When Brigid Schulte, a journalist and mother of two, learned she had 30 hours of leisure time every week, she was shocked.
Between racing to school activities, rushing to meet deadlines and wrangling a never-ending to-do list, it never seemed her free time amounted to so many hours. Schulte felt powerless over her schedule.
“One of the most important things I learned is the biggest journey is right in your head,”
One of the most important things I learned is the biggest journey is right in your head,” says Schulte, who directs the Better Life Lab at the New America Foundation.
Finding a realistic balance amidst the chaos is also important to Jason Marsh, a dad and editor-in-chief and director of programs at the Greater Good Science Center, a U.C. Berkeley center that explores “the science of a meaningful life.” Marsh is constantly thinking about evidence-based tips for parents who crave a more fulfilling connection to themselves, their work and their families.
He often recommends looking for ways to practice and express gratitude more in our everyday lives. That might sound hokey to a harried parent who just wants to shower, but research shows it can make a big difference.
Simply writing down three to five things for which you feel grateful a couple of times per week can elevate your mood and perhaps even improve your health, according to research.
While those suggestions are excellent places to start, Schulte and Marsh had several more strategies to offer. You might be surprised by how much they involve doing something for yourself instead of focusing exclusively on your child.
Most people experiencing stress tend to hold their breath, but parents may be especially prone to this habit as they, for example, try to calm a screaming toddler or hunt down missing homework.
Both Schulte and Marsh recommend taking even a few moments every day to breathe deeply and fully. Studies show that restoring breath can lower levels of the stress hormone cortisol. “[Breathing] creates space for you to think clearly,” says Schulte. Every parent could use more of that.
2. Change your expectations.
With clarity comes the ability to think openly about what you want. Schulte says transforming the experience of parenthood requires a willingness to abandon other people’s ideas of what it means to be committed to both work and family.
4. Spend time with your partner.
Time-use surveys show that partners are often the last priority when a child arrives, but Schulte says it’s a disservice to the entire family when that key relationship suffers. If possible, schedule a regular date night or declare one evening free of devices and work. Instead of filling every conversation with observations about your child, find new subjects that engage you both.
5. Don’t panic about your kid’s future.
Education is important, but too many parents today are panicked by the thought of their kid not being competitive enough to attend an Ivy League school. The research on long-term fulfillment, though, shows that it doesn’t matter which college people attend. Their selection may account for income and prestige, but has very little effect on fulfillment.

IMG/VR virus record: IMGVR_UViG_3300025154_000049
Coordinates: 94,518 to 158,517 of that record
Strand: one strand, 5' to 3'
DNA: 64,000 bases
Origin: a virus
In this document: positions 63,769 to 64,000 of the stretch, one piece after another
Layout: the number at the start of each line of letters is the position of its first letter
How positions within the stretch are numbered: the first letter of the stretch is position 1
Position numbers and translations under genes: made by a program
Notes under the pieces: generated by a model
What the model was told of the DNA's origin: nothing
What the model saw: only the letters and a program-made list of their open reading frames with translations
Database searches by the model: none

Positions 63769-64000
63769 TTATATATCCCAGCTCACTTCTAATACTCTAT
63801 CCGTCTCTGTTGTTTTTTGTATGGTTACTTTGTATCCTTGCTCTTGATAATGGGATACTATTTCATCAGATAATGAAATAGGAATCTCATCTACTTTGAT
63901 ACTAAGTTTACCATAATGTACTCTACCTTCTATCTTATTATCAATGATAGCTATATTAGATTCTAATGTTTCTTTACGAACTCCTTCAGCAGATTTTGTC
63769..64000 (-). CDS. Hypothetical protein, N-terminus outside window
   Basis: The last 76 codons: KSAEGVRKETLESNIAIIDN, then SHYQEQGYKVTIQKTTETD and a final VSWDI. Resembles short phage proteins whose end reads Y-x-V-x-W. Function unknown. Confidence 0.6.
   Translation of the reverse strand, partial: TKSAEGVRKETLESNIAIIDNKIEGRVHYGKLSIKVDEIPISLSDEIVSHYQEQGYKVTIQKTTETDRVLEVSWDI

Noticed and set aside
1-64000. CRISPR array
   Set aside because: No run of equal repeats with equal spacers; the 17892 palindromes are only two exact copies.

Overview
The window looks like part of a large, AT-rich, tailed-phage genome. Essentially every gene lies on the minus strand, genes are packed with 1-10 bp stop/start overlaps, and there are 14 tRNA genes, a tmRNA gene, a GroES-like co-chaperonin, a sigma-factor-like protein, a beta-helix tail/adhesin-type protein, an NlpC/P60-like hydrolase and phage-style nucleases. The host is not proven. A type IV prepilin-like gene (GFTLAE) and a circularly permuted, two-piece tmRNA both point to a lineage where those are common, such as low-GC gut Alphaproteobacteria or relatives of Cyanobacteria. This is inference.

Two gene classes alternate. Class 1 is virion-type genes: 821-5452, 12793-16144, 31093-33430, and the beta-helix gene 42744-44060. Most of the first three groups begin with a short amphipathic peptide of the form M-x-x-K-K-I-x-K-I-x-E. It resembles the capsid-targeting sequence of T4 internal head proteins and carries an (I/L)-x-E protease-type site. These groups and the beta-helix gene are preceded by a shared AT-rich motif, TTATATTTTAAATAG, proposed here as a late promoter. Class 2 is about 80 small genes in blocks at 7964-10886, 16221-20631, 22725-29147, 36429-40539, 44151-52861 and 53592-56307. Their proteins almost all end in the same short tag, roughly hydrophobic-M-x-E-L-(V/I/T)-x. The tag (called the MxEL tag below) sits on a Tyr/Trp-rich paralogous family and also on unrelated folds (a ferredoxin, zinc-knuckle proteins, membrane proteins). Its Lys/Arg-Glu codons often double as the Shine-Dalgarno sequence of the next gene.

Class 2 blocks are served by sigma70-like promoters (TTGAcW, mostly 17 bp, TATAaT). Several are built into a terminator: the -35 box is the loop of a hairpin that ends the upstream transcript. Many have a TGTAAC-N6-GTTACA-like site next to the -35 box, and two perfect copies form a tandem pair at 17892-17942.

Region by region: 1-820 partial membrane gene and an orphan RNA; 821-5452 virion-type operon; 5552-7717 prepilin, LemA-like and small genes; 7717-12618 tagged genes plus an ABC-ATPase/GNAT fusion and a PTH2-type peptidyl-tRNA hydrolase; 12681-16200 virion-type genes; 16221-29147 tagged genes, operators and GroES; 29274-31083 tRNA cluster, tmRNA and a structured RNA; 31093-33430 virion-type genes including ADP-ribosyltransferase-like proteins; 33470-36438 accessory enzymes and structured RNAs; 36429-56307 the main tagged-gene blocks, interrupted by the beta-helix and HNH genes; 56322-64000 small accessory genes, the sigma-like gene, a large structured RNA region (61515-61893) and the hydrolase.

What matters more is whether college students had a trusted adult in their lives and were engaged in meaningful activities, among other factors. So parents should relax and stop positioning themselves to constantly rescue their children from failure. “When you scaffold too closely,” Schulte says, “you’re not allowing the kids to discover who they are on their own.”
7. Put the phone down.
Your phone may feel like a lifeline to information and conversation, but it can also keep you from engaging with your child and yourself. “If your face is always in your phone, that’s what [your children] are going to see as normal,” says Schulte. Try silencing notifications and texts or put the phone in a drawer for a set amount of time every day.
8. Build a support network.
The adage about it taking a village to raise a child is true. But that community is as important for the parent as it is the child. Parenting can be an isolating experience, so work on making connections with like-minded folks who can support you in the journey.
“You don’t want it to be competition,” says Schulte. “If it turns into that, then pull out, because it’s not what you need.”
9. Practice self-compassion.
There’s so much to worry about — how your child sleeps, eats, plays and poops. Guilt, says Schulte, can be particularly pervasive for women who hear plenty about their worth as mothers and still encounter stigma when they work.
Parenting, though, is a lifelong journey and you can’t be everything to your child.
10. Express gratitude.
Feeling and expressing gratitude is a practice, and it doesn’t mean ignoring upsetting or frustrating circumstances, like a child having trouble at school or a relentlessly demanding workday. Forcing yourself to be positive, in fact, can be a recipe for unhappiness, according to research.
What you want is simply to make a habit of observing moments of joy as well as good things, events and people in your life that you might take for granted. Marsh says the “three good things practice,” which involves writing down those observations, is a way to focus on the positive aspects of your life.
For more information on how to practice some of these strategies, visit Greater Good in Action, an online resource created by the Greater Good Science Center.